Famous Dex has penned some of the most insane, exuberant SoundCloud rap to date — tracks like Dex Meets Dexter‘s two singles, “Pick It Up” and “Japan.” The former of these features a simultaneously bouncy and tip-toeing beat that, combined with Dex’s explosive and erratic flow, creates an intense synergy that then abruptly falls away, as the song settles into a smooth, down-tempo interlude — before finally picking up again. A$AP Rocky’s verse co-signs the madness, finding the once-It Rapper actually flexing his chops again, as if inspired by his young peer’s madness. “Japan” is similarly stop-and-start in its pacing, with erratic ad-libs providing the connective tissue between a series of variegated approaches to the bar “I just popped a Xan / Fifteen thousand in Japan.” If Dex Meets Dexter, this rapper’s debut album, maintained the levity of these singles, we might have something of a classic on our hands. And the Pi’erre Bourne-produced opener “DMD” does certainly try, offering up a shimmering, glitchy beat for Dex to play with. Cuts like “Prove It,” “Deadpool,” and “Hemi,” though, trend slowly toward diminishing returns, with Dex trying his darnedest but up against increasingly dark and stereotypical trap production. Then there are the outliers, tracks which find Dex way outside his comfort zone attempting some genre fusion — “Light” being the biggest offender, and sounding like any other contemporary auto-crooned R&B radio hit.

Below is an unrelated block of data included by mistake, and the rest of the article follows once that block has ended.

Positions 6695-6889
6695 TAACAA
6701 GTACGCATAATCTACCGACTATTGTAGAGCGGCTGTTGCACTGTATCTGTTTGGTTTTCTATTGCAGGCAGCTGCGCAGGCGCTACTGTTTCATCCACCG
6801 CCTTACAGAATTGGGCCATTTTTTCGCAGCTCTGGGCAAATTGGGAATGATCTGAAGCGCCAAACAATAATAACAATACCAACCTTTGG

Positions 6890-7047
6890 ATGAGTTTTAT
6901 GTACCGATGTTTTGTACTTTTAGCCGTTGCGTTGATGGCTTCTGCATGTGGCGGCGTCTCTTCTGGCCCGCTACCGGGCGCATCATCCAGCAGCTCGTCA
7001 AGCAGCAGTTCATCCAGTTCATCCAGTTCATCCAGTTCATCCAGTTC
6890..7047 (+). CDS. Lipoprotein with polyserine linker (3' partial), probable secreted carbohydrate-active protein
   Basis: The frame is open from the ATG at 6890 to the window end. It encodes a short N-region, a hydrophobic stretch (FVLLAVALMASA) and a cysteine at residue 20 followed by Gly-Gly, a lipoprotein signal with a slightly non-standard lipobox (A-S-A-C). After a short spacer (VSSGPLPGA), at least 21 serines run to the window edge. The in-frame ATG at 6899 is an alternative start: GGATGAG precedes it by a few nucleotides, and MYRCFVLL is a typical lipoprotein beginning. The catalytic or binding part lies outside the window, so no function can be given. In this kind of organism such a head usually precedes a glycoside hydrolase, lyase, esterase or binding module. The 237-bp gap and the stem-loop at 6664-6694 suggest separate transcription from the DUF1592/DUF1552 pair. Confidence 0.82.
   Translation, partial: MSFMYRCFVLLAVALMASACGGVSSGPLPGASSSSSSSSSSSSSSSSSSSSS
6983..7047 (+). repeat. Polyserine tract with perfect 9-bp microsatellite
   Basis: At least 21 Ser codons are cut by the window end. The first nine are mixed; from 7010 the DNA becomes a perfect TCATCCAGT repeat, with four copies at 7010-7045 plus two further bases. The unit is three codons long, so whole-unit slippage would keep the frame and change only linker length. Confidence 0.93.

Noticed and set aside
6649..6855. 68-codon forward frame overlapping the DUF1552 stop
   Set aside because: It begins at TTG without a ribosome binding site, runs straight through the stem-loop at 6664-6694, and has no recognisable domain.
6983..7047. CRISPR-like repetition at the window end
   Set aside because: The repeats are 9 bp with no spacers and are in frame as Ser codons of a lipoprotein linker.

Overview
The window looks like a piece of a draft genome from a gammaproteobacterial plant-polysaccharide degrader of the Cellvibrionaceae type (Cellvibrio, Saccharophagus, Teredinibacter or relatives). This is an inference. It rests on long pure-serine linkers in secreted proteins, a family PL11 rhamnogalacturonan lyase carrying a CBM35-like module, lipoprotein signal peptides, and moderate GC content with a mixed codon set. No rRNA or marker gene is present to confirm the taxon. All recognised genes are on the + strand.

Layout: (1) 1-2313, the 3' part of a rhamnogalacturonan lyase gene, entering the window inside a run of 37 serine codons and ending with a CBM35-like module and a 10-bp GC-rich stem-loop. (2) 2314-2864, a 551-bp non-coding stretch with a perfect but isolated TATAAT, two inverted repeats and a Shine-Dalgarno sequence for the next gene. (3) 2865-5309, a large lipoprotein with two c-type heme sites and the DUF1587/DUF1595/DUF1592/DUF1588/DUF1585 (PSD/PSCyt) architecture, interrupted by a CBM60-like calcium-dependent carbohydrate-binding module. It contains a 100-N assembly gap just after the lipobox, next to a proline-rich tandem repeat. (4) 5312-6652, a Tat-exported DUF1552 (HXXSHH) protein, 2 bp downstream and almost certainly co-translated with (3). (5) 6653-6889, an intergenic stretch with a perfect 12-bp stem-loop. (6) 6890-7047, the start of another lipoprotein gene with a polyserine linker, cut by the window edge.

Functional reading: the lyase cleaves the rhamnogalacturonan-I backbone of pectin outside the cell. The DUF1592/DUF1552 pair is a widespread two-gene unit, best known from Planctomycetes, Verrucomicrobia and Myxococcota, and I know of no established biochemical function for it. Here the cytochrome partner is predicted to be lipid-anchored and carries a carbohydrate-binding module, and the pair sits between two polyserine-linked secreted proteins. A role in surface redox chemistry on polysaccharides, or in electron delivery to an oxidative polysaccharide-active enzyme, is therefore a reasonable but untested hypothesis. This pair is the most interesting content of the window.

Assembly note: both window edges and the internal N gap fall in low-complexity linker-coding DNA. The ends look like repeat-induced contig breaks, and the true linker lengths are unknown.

The concept of this album, which as the title sort of suggests is the struggle between the “fun loving” persona Dex and the more “unhinged” Dexter, is pretty compelling; and the five-minute “Said So” certainly negotiates this divide vividly, with the auto-tune creating fascinating resonances between Dex’s trademark flow and his attempts at singing. The sheer length of the song, and its Lil Yachty-reminiscent aesthetic, demonstrate a versatility that, coupled with others anti-banger “Take Her” — wherein Dex removes all the affectation and effects applied to his voice — should indicate good things to come. Unfortunately, between the problems plaguing his mentor Rich the Kid’s label, a potentially life-threatening Xanax addiction, and the troubling release of 2016 footage wherein Dex hits his then-girlfriend — lingering doubts remain for the zeitgeist-capturing artist.
Published as part of What Meek Didn’t Do | The Rap Releases We Missed in 2018.